The courting of noted Democratic reformers Michelle Rhee and Eva Moskowitz for the Education Secretary position was a political middle finger to Democrats. It highlighted how distant reformers and the rest of the Democratic Party are from each other.

The tolerance that Dems have extended to the unwaveringly Republican DeVos isn’t offered to labor unions or proponents of neighborhood schools. Don’t expect DeVos to compromise for Democrats. DeVos doesn’t have to be loyal to the reform party. The roots of choice movement come from a Republican tree.

If Democrats really want to take back the White House, they have to question whether charter schools fit too neatly in a Republican agenda for them to help Democrats politically. There’s a great deal of romanticism around doing “what’s best for the kids” to work across the aisle.

For Democrats, that “bipartisanship” contributed to a political deaf-and-dumbness throughout political systems that produced other policies that Democrats should have strongly resisted. While charter advocates could easily be heard in statehouses demanding charter school expansion throughout the Obama era, their silence on the rest of the Republican agenda was a compromise that clearly favored Republicans’ long-range plans.

All one has to do is look in my home state of Louisiana as an example.

Related: Saving academic freedom from Trump’s “post-truth’’ nation

It’s not a coincidence that Republican/conservative policies ruled the deep red state of Louisiana during the same period that charters and vouchers expanded from New Orleans to the rest of the state. Former Gov. Bobby Jindal toed the GOP line and Grover Norquist’s Taxpayer Protection Pledge.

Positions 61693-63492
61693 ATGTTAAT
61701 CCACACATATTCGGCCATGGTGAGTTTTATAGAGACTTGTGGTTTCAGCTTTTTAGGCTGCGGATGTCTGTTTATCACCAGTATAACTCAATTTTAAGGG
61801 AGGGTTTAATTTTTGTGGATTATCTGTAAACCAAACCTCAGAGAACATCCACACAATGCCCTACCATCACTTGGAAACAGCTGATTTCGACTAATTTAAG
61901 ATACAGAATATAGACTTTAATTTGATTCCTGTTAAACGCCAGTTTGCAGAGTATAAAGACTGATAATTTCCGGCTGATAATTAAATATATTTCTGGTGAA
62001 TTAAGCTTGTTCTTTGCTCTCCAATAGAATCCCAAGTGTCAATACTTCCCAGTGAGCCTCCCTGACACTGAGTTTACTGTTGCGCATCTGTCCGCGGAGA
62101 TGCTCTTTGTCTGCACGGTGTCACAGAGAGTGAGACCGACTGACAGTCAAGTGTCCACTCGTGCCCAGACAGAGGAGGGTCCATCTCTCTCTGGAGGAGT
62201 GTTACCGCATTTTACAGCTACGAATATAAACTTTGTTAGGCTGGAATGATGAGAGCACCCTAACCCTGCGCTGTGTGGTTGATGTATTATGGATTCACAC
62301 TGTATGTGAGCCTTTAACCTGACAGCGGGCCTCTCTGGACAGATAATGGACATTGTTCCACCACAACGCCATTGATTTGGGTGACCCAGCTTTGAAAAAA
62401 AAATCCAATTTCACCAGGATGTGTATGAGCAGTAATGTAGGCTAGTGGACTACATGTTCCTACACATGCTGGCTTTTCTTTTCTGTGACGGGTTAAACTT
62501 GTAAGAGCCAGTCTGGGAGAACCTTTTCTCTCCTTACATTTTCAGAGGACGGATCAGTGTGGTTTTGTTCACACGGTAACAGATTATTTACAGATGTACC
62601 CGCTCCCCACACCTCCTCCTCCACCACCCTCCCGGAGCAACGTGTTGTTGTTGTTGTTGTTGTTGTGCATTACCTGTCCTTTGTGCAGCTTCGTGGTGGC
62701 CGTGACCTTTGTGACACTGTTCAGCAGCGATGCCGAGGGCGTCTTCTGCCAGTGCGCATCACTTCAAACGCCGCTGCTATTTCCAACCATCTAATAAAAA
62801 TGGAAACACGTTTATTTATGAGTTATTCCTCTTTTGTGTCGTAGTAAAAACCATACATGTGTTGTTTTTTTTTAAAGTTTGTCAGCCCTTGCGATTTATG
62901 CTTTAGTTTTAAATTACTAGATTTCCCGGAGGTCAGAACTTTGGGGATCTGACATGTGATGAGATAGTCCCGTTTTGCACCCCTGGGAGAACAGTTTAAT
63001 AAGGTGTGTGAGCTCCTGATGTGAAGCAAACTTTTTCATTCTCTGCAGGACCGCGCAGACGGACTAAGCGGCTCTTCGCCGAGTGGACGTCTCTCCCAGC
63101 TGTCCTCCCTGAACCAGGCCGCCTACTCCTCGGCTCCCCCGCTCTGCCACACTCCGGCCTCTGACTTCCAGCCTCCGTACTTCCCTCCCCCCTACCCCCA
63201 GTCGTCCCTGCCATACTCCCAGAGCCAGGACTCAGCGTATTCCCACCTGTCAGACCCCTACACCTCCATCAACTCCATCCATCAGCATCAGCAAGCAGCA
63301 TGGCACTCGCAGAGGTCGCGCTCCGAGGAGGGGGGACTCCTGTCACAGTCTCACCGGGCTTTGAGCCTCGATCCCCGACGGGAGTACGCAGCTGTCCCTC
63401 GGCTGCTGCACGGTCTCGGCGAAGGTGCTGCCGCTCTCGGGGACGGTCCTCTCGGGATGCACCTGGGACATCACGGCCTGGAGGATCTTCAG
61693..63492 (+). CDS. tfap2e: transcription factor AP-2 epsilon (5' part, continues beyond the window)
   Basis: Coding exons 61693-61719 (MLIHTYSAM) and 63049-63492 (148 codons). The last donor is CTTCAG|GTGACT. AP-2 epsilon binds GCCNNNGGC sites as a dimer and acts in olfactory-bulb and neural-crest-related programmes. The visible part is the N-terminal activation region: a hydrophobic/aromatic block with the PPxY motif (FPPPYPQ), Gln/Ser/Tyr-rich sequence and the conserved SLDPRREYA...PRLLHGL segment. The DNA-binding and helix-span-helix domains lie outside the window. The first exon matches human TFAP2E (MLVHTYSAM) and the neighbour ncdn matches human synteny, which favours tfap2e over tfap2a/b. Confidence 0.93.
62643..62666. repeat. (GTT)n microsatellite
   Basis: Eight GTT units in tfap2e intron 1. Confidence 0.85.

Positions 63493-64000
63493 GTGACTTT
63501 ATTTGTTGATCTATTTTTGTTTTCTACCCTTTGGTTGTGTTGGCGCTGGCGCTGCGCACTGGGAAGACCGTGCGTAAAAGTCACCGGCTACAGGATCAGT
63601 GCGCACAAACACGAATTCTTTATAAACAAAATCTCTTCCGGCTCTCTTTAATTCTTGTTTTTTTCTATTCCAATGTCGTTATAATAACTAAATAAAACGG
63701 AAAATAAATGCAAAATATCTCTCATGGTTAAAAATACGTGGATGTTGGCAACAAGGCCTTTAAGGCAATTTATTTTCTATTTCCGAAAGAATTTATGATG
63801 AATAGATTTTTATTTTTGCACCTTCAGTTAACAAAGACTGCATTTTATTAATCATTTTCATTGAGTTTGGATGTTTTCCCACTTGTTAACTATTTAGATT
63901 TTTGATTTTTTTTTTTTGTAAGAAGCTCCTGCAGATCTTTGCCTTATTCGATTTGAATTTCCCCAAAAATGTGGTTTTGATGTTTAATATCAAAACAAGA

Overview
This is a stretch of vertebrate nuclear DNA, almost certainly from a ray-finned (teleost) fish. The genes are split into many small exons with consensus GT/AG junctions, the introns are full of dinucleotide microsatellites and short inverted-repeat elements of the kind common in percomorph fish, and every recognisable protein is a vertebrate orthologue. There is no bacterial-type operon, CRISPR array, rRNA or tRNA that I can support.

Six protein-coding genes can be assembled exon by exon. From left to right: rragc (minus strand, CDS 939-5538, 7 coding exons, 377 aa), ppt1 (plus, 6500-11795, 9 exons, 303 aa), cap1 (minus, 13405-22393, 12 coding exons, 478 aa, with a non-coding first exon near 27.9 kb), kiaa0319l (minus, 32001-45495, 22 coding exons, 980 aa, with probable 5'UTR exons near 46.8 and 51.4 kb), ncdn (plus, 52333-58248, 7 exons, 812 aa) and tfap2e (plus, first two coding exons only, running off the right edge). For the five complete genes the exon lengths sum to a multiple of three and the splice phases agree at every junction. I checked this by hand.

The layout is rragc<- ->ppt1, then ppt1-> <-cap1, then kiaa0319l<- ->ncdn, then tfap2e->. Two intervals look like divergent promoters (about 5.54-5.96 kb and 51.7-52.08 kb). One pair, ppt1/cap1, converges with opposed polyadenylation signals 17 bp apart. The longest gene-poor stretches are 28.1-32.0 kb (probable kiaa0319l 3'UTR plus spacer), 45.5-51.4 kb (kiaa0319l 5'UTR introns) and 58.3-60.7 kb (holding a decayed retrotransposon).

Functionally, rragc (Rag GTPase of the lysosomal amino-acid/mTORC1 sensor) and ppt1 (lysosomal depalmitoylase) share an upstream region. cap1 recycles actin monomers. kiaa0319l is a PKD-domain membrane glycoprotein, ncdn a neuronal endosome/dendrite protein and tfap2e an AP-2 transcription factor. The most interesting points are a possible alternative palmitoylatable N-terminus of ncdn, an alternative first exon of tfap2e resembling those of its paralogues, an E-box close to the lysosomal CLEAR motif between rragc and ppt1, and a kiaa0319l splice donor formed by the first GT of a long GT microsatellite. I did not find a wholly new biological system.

In 2007, Jindal eliminated revenue by repealing the “Stelly Tax” plan and cutting taxes for the wealthiest Louisiana residents. As discretionary items in the budget, higher education and health care absorbed shortfalls. Jindal’s refusal to expand Medicare put thousands of children at risk.

And for all the applause for education reform as it pertains to charters or test scores in New Orleans, you also have the city of Baton Rouge, where schools haven’t shown comparable growth and in some cases have worsened students’ learning opportunities. And Jindal expanded a flailing voucher program that charter advocates should strongly denounce.

Yet Democrats who consider themselves reformers stood silent on these issues; hey, “charter schools are working,” they say.

Related: How can education reform the minds of Trump voters?

With the nomination of DeVos to be U.S. Secretary of Education, I don’t expect that practice of endorsement through silence to end. The reason why charter schools have expanded in some states comes from a quid pro quo calculus of being silent on other issues.

Will Democrats fight voucher policies, which have been shown to be largely ineffective, and harmful in some cases, to an extent that makes the Secretary uncomfortable? Will they push for the kind of accountability that would put a moratorium on the loose and deleterious system of charters in DeVos’s home state of Michigan?

A Republican mega-donor, DeVos is a metaphor for the many conservative donors that have essentially given hush money to Democrats. It’s a great deal for people like DeVos who get a lot more than charter schools – the nomination is chief among the spoils.

Calling Trump names won’t bring educational justice or improve school quality. Democrats must file dissent in the form of policies that are consistent with their values.

Democratic reformers have to form alliances with other Democratic groups – even the ones they may not agree with. But Democrats have to stop acting like Trump’s election is the worst thing for America when they’ve already co-signed his policies and his nominee for secretary of education.

This story was produced by The Hechinger Report, a nonprofit, independent news organization focused on inequality and innovation in education.